Recently released by the Cassini lab: Titan silhouetted in front of its parent planet. For a little size perspective, Titan is larger than Mercury. Doesn’t it seem a bit off to you when a moon can be bigger than a planet? But then, everything about Saturn (and Jupiter, for that matter) is on a whole different scale.
The Cassini lab points out the blue tint at the north and south poles and explains:
As the seasons have changed in the Saturnian system, and spring has come to the north and autumn to the south, the azure blue in the northern Saturnian hemisphere that greeted Cassini upon its arrival in 2004 is now fading. The southern hemisphere, in its approach to winter, is taking on a bluish hue. This change is likely due to the reduced intensity of ultraviolet light and the haze it produces in the hemisphere approaching winter, and the increasing intensity of ultraviolet light and haze production in the hemisphere approaching summer. (The presence of the ring shadow in the winter hemisphere enhances this effect.) The reduction of haze and the consequent clearing of the atmosphere makes for a bluish hue: the increased opportunity for direct scattering of sunlight by the molecules in the air makes the sky blue, as on Earth. The presence of methane, which generally absorbs in the red part of the spectrum, in a now clearer atmosphere also enhances the blue.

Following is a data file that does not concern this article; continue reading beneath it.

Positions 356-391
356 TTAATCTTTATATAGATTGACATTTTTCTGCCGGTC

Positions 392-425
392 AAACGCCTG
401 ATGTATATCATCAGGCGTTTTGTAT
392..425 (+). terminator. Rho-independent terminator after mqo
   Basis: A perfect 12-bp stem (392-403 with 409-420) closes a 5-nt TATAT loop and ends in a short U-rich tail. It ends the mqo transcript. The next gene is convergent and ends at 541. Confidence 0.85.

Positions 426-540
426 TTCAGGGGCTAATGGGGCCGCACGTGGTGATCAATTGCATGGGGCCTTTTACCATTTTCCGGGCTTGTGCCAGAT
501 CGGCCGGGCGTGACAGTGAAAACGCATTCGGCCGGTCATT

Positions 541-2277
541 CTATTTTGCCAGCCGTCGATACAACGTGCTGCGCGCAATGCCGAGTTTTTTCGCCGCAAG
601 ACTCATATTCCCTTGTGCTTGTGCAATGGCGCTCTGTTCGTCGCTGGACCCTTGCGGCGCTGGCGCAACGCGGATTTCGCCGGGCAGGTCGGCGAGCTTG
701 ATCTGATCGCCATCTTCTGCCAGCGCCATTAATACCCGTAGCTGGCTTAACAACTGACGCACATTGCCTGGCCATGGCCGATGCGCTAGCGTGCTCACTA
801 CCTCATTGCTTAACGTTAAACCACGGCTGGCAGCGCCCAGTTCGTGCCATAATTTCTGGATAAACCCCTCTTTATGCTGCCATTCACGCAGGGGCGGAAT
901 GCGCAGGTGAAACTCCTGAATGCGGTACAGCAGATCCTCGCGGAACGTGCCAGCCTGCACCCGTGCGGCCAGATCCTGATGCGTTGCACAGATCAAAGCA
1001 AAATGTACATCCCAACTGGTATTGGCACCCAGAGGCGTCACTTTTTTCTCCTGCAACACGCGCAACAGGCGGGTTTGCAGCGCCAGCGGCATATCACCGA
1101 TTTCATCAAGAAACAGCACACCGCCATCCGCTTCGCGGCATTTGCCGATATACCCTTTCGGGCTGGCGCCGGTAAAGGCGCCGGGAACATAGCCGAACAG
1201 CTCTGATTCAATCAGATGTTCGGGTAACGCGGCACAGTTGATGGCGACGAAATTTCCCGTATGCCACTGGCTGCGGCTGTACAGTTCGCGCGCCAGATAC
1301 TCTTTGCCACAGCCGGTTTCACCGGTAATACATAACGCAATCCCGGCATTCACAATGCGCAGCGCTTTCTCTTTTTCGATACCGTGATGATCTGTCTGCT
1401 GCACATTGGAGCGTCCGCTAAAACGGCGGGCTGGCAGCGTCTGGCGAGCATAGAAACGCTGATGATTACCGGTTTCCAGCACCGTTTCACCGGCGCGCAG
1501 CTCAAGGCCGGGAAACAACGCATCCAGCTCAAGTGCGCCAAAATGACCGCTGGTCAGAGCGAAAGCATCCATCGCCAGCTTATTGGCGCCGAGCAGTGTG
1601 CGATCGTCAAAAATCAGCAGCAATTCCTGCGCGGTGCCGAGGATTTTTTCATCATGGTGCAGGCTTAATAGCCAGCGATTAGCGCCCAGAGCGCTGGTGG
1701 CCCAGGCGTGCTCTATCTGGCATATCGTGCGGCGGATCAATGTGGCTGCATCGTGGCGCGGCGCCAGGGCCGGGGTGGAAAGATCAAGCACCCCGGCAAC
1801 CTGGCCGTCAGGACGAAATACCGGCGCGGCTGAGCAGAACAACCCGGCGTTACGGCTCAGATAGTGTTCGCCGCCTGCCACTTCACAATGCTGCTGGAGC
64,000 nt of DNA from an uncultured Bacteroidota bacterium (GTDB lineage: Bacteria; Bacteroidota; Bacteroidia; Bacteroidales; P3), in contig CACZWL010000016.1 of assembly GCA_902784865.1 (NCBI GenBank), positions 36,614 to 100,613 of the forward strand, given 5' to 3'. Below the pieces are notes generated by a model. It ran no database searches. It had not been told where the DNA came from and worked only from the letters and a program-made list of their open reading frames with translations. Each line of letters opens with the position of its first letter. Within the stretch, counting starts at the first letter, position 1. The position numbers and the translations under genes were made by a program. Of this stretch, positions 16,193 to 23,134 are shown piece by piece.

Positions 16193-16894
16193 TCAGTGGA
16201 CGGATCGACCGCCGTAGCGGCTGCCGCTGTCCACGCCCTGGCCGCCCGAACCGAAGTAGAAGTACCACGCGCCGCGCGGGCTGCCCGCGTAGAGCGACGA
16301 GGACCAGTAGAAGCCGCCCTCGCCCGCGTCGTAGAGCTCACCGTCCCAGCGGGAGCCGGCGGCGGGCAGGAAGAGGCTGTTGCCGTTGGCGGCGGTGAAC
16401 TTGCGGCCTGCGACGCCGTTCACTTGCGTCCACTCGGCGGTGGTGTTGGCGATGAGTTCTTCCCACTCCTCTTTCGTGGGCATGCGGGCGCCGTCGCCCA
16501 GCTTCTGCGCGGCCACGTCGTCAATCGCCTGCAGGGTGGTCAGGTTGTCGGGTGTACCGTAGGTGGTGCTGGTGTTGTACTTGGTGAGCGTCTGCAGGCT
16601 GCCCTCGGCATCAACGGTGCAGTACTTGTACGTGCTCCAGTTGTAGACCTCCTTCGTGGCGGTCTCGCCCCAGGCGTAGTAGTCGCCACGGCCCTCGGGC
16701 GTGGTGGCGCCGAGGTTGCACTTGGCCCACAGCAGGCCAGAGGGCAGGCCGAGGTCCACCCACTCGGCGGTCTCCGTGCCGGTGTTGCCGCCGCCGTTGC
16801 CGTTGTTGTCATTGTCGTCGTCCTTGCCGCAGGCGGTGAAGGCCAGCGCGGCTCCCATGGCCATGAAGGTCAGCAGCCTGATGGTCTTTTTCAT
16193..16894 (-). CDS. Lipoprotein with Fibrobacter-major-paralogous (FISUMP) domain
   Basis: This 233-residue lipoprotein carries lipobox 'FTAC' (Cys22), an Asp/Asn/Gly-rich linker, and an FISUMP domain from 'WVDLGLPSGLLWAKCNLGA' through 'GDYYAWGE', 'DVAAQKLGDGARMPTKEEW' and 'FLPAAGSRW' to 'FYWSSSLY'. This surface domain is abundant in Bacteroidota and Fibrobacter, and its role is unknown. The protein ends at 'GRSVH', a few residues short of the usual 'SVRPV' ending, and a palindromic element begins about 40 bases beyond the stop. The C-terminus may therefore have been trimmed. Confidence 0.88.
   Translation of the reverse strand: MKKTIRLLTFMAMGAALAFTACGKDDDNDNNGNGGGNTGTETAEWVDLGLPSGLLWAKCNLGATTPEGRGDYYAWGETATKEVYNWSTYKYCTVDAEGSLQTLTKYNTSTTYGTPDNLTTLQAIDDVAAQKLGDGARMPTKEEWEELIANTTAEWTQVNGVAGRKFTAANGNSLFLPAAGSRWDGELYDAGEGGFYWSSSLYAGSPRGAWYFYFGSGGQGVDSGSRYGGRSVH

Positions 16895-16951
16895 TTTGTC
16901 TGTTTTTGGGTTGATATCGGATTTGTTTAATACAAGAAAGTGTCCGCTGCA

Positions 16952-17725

Somehow I never thought of Saturn’s sky being blue. Or at least, parts of it.
Edited to add the link to the wallpaper-size version of the image. Can’t believe I forgot that. Click the image to Saturnize!)